Light headwinds forecast for Western Approaches in PlayStation's transat bid

The bid of Steve Fossett and his crew on board the 105ft catamaran PlayStation to break the west to east transatlantic record is now looking in jeopardy, following a change in the forecast weather.

At 1605 GMT today (Monday) Fossett and his 11 man crew were lying at 50deg 41.740N 19 56.070W, approximately 111 hours and 2,250 miles in their voyage between New York and The Lizard. This left them with 551 miles to go to the finish line and 40 hours to get there.

Unfortunately while the team have been putting in a series of 500 mile days, they have now been caught out by a misjudgement in how the weather would unfold. “They were out ahead of a frontal system, with a small low pressure system north east of the front – all of which was forecast.” Bob Rice, PlayStation’s weather router told Yachting World. “The assumption was that it would come up behind them giving them southerlies, in the event it came right over them creating surface wind problems: it went quite light.” The front passed just 30-40 miles too far to the east (or they were 30-40 miles too far west) Rice estimates. “Instead of staying ahead of the frontal system they fell behind it. So at this point it (the record) is still theoretically possible as there are various minor errors in he forecast that could be beneficial.” At the time PlayStation was still making 24-25 knots and heading due east, but Rice thought it likely that the low would sink to the south east, leaving them having to beat towards the finish line. He believes their chances to now be 50/50.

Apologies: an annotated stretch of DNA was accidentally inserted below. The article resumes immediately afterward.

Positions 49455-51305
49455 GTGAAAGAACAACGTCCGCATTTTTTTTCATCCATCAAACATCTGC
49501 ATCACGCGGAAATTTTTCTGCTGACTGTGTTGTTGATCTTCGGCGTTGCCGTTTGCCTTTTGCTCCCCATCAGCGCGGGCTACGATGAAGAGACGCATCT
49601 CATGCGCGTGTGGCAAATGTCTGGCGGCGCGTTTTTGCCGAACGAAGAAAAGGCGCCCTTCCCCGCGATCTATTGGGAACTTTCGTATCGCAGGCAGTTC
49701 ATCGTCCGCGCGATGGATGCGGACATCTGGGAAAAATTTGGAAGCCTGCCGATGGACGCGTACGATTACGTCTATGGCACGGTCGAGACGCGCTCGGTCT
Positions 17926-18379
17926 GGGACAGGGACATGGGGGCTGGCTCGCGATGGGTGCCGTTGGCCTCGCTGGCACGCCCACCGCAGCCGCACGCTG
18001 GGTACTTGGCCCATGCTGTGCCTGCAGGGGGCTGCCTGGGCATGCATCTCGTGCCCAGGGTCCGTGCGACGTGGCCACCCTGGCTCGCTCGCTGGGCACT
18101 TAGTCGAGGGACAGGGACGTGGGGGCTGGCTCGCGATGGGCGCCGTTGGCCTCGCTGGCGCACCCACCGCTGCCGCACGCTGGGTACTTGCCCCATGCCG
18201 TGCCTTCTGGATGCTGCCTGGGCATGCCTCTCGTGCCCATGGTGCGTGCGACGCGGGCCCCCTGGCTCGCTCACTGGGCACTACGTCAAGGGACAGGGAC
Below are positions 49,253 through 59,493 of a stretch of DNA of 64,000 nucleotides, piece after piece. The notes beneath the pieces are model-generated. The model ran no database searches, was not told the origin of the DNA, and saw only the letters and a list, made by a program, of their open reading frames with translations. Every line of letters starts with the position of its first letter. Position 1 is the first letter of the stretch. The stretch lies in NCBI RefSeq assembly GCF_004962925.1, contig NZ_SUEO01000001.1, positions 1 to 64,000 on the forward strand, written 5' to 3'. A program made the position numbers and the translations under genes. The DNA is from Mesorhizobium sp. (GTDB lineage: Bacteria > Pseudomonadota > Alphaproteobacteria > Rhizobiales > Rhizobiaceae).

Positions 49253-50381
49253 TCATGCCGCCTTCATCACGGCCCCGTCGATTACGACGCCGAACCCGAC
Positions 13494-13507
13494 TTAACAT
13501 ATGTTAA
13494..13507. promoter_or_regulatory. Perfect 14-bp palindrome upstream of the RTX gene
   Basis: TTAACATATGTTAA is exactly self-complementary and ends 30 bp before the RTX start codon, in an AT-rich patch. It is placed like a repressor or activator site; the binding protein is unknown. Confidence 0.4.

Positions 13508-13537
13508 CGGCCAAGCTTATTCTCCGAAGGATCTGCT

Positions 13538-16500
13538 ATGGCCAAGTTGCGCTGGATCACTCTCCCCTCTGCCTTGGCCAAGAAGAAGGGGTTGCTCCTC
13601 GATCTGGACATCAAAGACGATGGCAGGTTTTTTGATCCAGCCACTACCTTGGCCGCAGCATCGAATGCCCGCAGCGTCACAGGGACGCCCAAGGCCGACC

Steve Fossett commented from on board: “Now that we have lost our beautiful transatlantic weather pattern, we’ve had to come up with another plan that provides hope of finishing in time. Meteorologist Bob Rice considered the possibilities and we’ve decide to aim straight at the Low and follow it until it decays in the Bay of Biscay then beat up to the English Channel entrance in very light east winds. Light air at the finish has been the bane of many TransAtlantic record attempts.

“Conditions are tough: Gale force winds and rough seas as we stay tucked in behind the Low. We are reefed to the maximum with no headsail.”

“We had one minor injury last night: Damian Foxall sprained an ankle when he was hit by a wave while crossing the net between the hulls. We wear harnesses and stay clipped on when crossing so a wave won’t pop us over the stern, but the impact of the wave is still enormous. We are consulting by satellite email with Dr Dan Carlin, our team doctor from World Clinic, for the proper treatment.”